When designing the program, Dr. Gaeta believed it was crucial that the people who would be using the space had their voices heard. Her organization surveyed people using the local needle exchange and asked them what barriers to utilizing SPOT might be—out of that consultation, for example, came the practice that anyone can use the space, without being required to provide their name or ID. BHCHP’s Consumer Advisory Board, made up of formerly homeless people, also had input in determining that the space was needed and that people would use it. Members of that board have also served as peer support in SPOT itself—they are often people in long-term recovery themselves, who can facilitate the relationship-building work.
Speaking with someone who uses SPOT proved a difficult task at this early stage. The participants are mostly homeless and transient, and without being required to provide a name, there is no record of who has used the room. The space is closed to visitors, and by nature of the room’s use, many of the people entering or exiting are either not in the mood to talk with a journalist, or unable to do so consensually. But the fact that their numbers are already growing is a pretty good indication of its immediate value.
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Reception from Boston’s large recovery community, where some might feel challenged by SPOT’s non-abstinence focus, has also been mostly positive. “The reality is people are going to continue to use,” says Marisol, a local woman in long-term recovery. “We cannot force them into treatment and we cannot arrest them out of addiction. Just because people are active in their addiction doesn’t mean that they deserve to be thrown to the outcasts of society.” She adds that she wishes a place like SPOT had existed when she was still using. “If I was still active and I was injecting by myself in the bathroom, the chances of me overdosing and nobody finding me would be much higher.”
The space is not without its detractors, however. Dave Mitchell, another Boston resident in recovery, has mixed feelings about SPOT. “One side says it’s a great idea, and maybe there won’t be so many fatal overdoses. But on the other hand, I feel like any funding going towards this project could be used in a more beneficial, recovery-based solution… like treatment beds or sober houses.” He also worries that the space is “enabling active addicts.”
But the evidence from programs that go further still than SPOT is hard to argue with. In the eight countries that allow supervised injection facilities, the results have been clear. These sites have reduced the number of drug-related deaths, increased numbers of people seeking both drug treatment and medical care for other conditions, and decreased numbers of discarded syringes in public areas. Such unequivocal evidence of positive outcomes has to outweigh any instinctive concerns about “enabling.”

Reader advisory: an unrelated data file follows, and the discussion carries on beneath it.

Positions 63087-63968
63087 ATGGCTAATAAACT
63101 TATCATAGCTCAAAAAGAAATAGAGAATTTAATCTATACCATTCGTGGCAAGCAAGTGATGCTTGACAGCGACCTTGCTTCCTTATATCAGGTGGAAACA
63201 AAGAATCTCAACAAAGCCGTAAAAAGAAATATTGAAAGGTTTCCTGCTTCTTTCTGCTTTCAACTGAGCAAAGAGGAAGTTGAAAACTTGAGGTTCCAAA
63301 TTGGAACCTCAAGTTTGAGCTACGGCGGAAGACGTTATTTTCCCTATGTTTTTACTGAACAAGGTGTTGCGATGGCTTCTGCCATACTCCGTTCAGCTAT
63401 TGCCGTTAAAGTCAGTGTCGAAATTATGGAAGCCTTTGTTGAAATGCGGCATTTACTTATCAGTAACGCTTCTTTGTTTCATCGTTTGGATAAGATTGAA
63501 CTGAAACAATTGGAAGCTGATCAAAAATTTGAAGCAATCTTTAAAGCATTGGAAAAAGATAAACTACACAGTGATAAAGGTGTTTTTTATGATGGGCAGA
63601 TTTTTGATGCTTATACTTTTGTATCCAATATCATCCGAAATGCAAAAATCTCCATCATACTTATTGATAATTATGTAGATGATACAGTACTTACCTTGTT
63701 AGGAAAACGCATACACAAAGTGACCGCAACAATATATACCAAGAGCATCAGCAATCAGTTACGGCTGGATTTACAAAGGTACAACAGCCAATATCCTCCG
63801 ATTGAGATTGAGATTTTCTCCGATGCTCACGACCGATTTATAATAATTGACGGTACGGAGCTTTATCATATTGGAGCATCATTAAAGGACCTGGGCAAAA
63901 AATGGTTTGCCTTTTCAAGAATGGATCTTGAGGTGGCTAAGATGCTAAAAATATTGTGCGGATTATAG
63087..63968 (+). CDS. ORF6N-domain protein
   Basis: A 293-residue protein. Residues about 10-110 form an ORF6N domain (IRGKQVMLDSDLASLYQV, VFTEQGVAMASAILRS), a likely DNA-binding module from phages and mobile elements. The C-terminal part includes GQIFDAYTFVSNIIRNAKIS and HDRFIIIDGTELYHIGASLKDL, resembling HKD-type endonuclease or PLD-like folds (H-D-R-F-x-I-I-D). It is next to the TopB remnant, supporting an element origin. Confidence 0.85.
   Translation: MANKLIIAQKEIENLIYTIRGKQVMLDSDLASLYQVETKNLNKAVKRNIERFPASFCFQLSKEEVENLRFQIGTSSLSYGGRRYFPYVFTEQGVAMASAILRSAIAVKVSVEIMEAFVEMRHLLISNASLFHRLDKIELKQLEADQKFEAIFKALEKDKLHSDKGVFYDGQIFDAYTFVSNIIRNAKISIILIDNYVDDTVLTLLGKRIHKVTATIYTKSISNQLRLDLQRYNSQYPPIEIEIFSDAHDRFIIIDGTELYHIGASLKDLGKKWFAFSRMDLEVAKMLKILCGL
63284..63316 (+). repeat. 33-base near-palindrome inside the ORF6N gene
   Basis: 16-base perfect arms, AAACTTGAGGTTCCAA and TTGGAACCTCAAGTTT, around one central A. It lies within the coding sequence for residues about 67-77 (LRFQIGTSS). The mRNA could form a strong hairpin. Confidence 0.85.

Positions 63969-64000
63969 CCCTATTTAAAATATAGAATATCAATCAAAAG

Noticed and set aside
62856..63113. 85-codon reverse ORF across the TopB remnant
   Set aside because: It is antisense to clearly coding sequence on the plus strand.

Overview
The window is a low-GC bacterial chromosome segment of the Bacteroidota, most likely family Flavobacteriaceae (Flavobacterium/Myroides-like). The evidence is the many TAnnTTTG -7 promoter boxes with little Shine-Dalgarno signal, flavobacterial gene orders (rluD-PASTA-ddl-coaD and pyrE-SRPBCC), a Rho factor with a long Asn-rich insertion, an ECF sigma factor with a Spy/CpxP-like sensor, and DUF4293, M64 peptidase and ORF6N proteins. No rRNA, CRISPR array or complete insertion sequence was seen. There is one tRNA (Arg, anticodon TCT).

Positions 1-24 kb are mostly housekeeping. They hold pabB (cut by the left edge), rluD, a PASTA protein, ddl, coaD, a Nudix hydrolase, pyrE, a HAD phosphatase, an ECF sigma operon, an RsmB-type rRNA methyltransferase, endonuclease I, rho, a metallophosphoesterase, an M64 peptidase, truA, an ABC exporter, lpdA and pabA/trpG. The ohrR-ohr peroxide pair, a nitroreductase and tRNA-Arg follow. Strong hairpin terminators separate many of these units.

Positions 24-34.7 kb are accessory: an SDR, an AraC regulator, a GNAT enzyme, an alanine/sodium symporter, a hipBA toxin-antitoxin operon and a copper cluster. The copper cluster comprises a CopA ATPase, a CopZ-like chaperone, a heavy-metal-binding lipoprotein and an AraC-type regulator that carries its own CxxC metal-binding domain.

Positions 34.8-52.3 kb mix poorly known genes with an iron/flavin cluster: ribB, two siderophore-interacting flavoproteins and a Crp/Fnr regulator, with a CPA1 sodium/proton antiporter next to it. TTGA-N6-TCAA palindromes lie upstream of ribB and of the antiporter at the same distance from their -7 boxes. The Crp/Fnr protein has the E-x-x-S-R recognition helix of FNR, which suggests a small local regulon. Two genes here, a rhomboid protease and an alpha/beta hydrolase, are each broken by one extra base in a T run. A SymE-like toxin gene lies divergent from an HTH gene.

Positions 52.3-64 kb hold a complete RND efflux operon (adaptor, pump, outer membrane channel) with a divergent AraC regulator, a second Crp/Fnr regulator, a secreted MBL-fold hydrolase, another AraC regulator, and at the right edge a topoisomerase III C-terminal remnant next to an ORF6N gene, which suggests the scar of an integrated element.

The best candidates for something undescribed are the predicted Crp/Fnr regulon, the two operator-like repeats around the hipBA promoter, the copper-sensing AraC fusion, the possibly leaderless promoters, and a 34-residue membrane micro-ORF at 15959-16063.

So why doesn’t Boston go further? Dr. Gaeta notes that providing a space for people to safely inject their drugs would violate both state and federal laws. A recent op-ed in the Boston Globe addressed the “daunting” legal hurdles that would have to be navigated if Massachusetts hoped to follow in Vancouver’s footsteps, but ultimately argued SPOT doesn’t go far enough and that a supervised injection facility is badly needed.
Few US politicians have caught up. In an interview with Rolling Stone, US “Drug Czar” Michael Botticelli indicated that SIFs are being researched and have not been ruled out as a possibility: “Taking a close look at these programs becomes very important for us—not only in terms of reducing overdose and infectious disease, but also how these programs might or might not [be] an entryway into treatment.”
SPOT is not the only harm reduction method the city of Boston is utilizing. The needle exchange AHOPE—which is located next door to SPOT—provided over 150,000 clean needles last year, reducing people’s risks of HIV and hepatitis C transmissions. And the Boston Public Health Commission has made needle disposal kiosks available for a range of organizations and service providers.
The most recent kiosk was installed at the Dimock Center, a community health provider. It’s an outdoor model available to anyone in the community; you don’t even have to come inside to access it. Dimock staff hope this low barrier to use will promote further treatment when the person is ready. “The needle kiosk provides a safe, secure and nonjudgmental method for reducing risks,” says Rachel Maloney, nurse medical manager for HIV Services at Dimock.
Time will tell how much of an impact SPOT can have, or how soon it may be superseded by an SIF. But for now, it’s doing its best to provide a desperately needed service. Dr. Gaeta doesn’t see SPOT as new or innovative, because managing overdoses is something that many providers do already—people aren’t kicked out of the building due to intoxication. But explicitly naming a safe space where people can go when they’re under the influence is new, and could potentially be a model for the rest of the country to follow.
“People are worried about [SPOT] making it easy to use and that it will promote use. But there is no evidence for that,” Dr. Gaeta notes. On the other hand, “There is no recovery in death.”
Britni de la Cretaz is a freelance writer, feminist momma and recovered alcoholic living in Boston. Follow her on Twitter.